Another exciting element of the tiny house is its mobility. Isabelle’s house currently sits on a trailer at KAOS, and it can be driven by a normal car, and potentially parked anywhere. But Isabelle has taken mobility a step further. She explains that with her knowledge in metalwork, she constructed the frame of the house out of steel, so that it can be lifted off the trailer with a crane and placed onto anything, such as a boat or pontoon. This versatility is key to Isabelle’s vision of cutting ties with traditional living.
In reality, however, Isabelle can’t simply place the house anywhere. Whether on a boat or trailer, many places in Berlin will charge for the location itself. Because Isabelle is a member of KAOS, she pays a monthly fee that also entitles her to keep and build her house on their property. When the house is finished, she plans to move it to an artist community in an industrial area of Berlin.
Three months into the construction, the house still lacks running water and electricity, but for Isabelle, who currently has access to basic amenities at KAOS, it’s liveable. A large, red, tapestry-like rug covers the main living space, with a record player and books adorning a small trunk. It’s surprisingly spacious, approximately 20 sq metres in total, Isabelle says, and could easily accommodate small dinner parties or gatherings. A queen-size mattress fits in the loft area above, and the bare layout for a kitchen and bathroom are a few steps below the main living space. The house is approximately 3.9 metres high – about as high as is allowed due to legal requirements for tiny houses in Germany – and 6 metres long by 2.5 metres wide.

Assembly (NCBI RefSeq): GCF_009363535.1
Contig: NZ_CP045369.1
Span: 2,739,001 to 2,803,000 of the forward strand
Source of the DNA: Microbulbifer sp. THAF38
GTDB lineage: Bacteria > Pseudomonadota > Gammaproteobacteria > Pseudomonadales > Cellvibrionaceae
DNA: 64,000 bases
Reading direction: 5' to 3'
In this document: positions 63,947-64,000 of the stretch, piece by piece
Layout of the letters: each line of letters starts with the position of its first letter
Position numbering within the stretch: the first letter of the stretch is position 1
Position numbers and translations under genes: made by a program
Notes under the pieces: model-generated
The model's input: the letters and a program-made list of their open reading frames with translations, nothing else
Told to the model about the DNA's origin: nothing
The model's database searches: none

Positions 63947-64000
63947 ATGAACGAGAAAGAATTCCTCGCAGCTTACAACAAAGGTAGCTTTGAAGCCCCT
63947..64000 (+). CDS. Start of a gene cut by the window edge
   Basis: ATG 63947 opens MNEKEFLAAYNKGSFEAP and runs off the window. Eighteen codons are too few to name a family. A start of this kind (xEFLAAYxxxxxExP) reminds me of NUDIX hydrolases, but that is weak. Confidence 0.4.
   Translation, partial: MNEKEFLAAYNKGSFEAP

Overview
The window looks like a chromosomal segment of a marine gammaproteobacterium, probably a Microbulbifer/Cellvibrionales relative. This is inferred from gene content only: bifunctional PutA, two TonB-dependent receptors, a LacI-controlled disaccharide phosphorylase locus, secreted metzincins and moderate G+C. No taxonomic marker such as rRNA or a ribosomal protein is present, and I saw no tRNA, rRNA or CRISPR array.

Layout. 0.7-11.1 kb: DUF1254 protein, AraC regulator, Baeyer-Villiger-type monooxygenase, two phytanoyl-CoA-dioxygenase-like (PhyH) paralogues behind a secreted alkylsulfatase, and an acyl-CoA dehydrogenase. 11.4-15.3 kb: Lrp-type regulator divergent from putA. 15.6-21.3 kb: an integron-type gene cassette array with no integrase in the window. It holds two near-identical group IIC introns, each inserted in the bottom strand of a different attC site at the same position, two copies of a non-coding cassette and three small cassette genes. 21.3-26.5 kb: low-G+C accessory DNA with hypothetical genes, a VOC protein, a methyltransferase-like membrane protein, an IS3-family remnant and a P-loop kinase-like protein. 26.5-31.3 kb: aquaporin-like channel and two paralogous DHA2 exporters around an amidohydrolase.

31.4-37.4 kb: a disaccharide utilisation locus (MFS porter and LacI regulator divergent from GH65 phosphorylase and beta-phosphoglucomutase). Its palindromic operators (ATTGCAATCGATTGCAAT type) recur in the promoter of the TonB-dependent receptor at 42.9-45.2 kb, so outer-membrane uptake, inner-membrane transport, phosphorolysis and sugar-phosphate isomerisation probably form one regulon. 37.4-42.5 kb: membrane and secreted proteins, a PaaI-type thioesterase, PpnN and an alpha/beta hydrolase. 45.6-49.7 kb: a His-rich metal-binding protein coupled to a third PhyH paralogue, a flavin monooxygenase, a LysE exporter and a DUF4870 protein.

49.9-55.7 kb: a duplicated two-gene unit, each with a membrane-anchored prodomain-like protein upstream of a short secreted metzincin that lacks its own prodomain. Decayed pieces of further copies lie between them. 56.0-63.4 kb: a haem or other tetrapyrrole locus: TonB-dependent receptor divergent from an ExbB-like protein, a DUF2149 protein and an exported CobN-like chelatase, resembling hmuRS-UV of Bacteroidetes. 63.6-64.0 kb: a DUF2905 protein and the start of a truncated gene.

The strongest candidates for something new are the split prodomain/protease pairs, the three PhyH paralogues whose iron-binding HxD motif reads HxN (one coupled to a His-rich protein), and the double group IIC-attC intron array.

Isabelle was fortunate to find sponsors for the insulation, paint, and other materials by pitching her project to them directly, but this is not a cheap endeavour. In order to build a durable and sustainable house, she tells us, one would need to invest around €20,000 in the project. This hefty sum takes into account the gear, solar batteries, or other materials one might need for construction, but it’s fair to assume that most of us don’t have that amount of money at our disposal. For Isabelle, backed by her sponsors Gutex, Keim, and Pro Clima, building a tiny house was feasible.